#WomensWorkersRising Coalition Issues Call for Stories of Women Workers in Solidarity with International Workers Day

Coalition Strengthens Call to End Workplace Violence, Pay Inequality, Unfair Labor practices and paid leave policies, and for a livable wage for all through stories of women from around the country

Washington, DC — In solidarity with International Workers’ Day, #WomensWorkersRising is sending out a call to women workers to share their own personal stories of not only violence, pay inequity and unfair labor practices but also victory, celebration and joy — to continue the momentum created by hundreds of thousands of workers who took to the streets and marched across the country on May 1st. The coalition is calling for broad-based solidarity with women workers who are fighting for an end to workplace violence and harassment and to promote pay equity, one fair living wage, paid leave, and labor rights at work  Already the coalition has collected stories from women across the country as we continue to create a living archive of the voices of women workers.

These stories include a women from OUR Walmart who had to leave her special needs son with a friend for fear of losing her a job and an employee at Comcast who lost her benefits after taking a leave to take care of her child who suffered a stroke.

The hallmark of the #WomensWorkersRising rally in Washington D.C. on International Women’s Day demonstrated a collective energy, solidarity, and interconnectivity in the face of massive deregulations, continued rampant abuse, deportations, economic hardship and cutbacks to services and programs. That spirit is urgently needed to push forward a platform for and by women workers, and by collecting these stories, #WomenWorkersRising is broadening the scope of their undertaking – remaining vigilant in lifting up women workers across the wider resistance narrative and continuing to build their alliance by showing up for one another in actions online and in the streets.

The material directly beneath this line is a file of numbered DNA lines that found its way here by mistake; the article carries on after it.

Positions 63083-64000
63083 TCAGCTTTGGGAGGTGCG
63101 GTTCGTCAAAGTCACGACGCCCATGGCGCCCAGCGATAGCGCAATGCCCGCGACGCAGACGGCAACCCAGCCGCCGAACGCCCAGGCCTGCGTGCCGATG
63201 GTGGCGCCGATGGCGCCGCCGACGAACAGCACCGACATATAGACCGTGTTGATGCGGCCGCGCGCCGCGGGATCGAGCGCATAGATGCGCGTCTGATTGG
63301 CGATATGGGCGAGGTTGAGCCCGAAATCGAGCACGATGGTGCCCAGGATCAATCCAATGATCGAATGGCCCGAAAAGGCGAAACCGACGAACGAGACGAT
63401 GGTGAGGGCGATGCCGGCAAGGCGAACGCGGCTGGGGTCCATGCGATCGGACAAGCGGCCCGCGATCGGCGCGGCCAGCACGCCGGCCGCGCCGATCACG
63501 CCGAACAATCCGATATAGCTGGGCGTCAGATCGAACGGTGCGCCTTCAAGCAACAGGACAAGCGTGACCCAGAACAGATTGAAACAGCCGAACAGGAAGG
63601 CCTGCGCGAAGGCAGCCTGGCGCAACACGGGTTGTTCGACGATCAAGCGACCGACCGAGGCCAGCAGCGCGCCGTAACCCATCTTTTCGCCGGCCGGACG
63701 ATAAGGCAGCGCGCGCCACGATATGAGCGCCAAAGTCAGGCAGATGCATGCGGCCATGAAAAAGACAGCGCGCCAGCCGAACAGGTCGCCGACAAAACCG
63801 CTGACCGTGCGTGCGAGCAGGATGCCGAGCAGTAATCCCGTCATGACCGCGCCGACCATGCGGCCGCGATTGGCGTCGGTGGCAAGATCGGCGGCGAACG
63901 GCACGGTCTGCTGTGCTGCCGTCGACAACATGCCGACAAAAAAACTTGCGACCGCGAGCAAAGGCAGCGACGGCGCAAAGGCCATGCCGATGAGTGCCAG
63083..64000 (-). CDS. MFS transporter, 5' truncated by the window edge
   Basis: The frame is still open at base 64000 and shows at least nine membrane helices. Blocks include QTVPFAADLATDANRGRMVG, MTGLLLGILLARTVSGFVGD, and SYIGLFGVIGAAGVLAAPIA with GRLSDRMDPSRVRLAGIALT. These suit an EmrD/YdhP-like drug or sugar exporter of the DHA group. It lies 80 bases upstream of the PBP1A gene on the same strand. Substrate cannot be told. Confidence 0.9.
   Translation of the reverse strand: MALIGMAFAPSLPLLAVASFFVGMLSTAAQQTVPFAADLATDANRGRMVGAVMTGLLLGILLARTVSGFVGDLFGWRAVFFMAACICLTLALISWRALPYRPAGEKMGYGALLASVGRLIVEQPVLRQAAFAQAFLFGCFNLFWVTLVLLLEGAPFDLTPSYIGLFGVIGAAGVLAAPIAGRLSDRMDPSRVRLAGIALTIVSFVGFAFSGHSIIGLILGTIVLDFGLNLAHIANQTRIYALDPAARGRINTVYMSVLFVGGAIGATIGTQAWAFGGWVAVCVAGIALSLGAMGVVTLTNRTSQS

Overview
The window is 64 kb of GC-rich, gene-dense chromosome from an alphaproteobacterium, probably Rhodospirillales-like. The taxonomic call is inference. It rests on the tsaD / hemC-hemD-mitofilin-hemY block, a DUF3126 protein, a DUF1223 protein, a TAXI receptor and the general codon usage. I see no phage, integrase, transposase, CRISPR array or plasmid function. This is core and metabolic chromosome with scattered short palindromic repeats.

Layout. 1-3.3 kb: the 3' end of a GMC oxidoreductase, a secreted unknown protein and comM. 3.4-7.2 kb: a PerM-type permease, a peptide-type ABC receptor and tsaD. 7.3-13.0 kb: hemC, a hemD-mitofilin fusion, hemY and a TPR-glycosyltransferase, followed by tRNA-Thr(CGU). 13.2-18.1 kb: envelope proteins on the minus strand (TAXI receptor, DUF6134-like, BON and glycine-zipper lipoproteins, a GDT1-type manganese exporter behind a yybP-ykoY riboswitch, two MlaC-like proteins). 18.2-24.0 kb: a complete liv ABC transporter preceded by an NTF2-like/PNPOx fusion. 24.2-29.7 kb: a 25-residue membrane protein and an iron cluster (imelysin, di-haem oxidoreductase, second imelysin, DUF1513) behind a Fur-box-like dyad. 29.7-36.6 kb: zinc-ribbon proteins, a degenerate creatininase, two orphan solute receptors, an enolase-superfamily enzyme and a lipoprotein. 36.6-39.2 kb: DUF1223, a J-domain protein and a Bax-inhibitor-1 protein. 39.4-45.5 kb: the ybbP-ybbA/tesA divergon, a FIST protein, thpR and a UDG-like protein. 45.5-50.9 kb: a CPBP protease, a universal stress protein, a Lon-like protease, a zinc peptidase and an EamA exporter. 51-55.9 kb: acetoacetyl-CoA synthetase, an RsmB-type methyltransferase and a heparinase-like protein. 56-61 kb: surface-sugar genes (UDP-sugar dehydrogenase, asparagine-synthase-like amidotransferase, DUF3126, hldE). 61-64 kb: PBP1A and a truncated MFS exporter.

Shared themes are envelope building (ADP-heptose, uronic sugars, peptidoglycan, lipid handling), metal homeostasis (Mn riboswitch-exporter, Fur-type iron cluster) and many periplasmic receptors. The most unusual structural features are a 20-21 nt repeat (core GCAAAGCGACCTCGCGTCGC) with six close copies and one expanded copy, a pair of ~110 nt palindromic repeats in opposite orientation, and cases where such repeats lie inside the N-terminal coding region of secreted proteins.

“Sexual harassment and violence against women workers, including trans women and gender nonconforming individuals, takes place every day at workplaces across the country, in every occupation and industry. From restaurant workers, teachers, retail workers, domestic workers, and at-home mothers to nurses, farmworkers, factory workers, workers with disabilities, federal workers, actors, office workers, company executives, and more, workplace violence is part of making a living for many women. In many cases, women don’t or can’t speak out or seek justice for fear of losing their jobs. All of this is happening in a global economic reality where it is increasingly difficult for women to earn a livable wage” states the Women Workers Rising Coalition.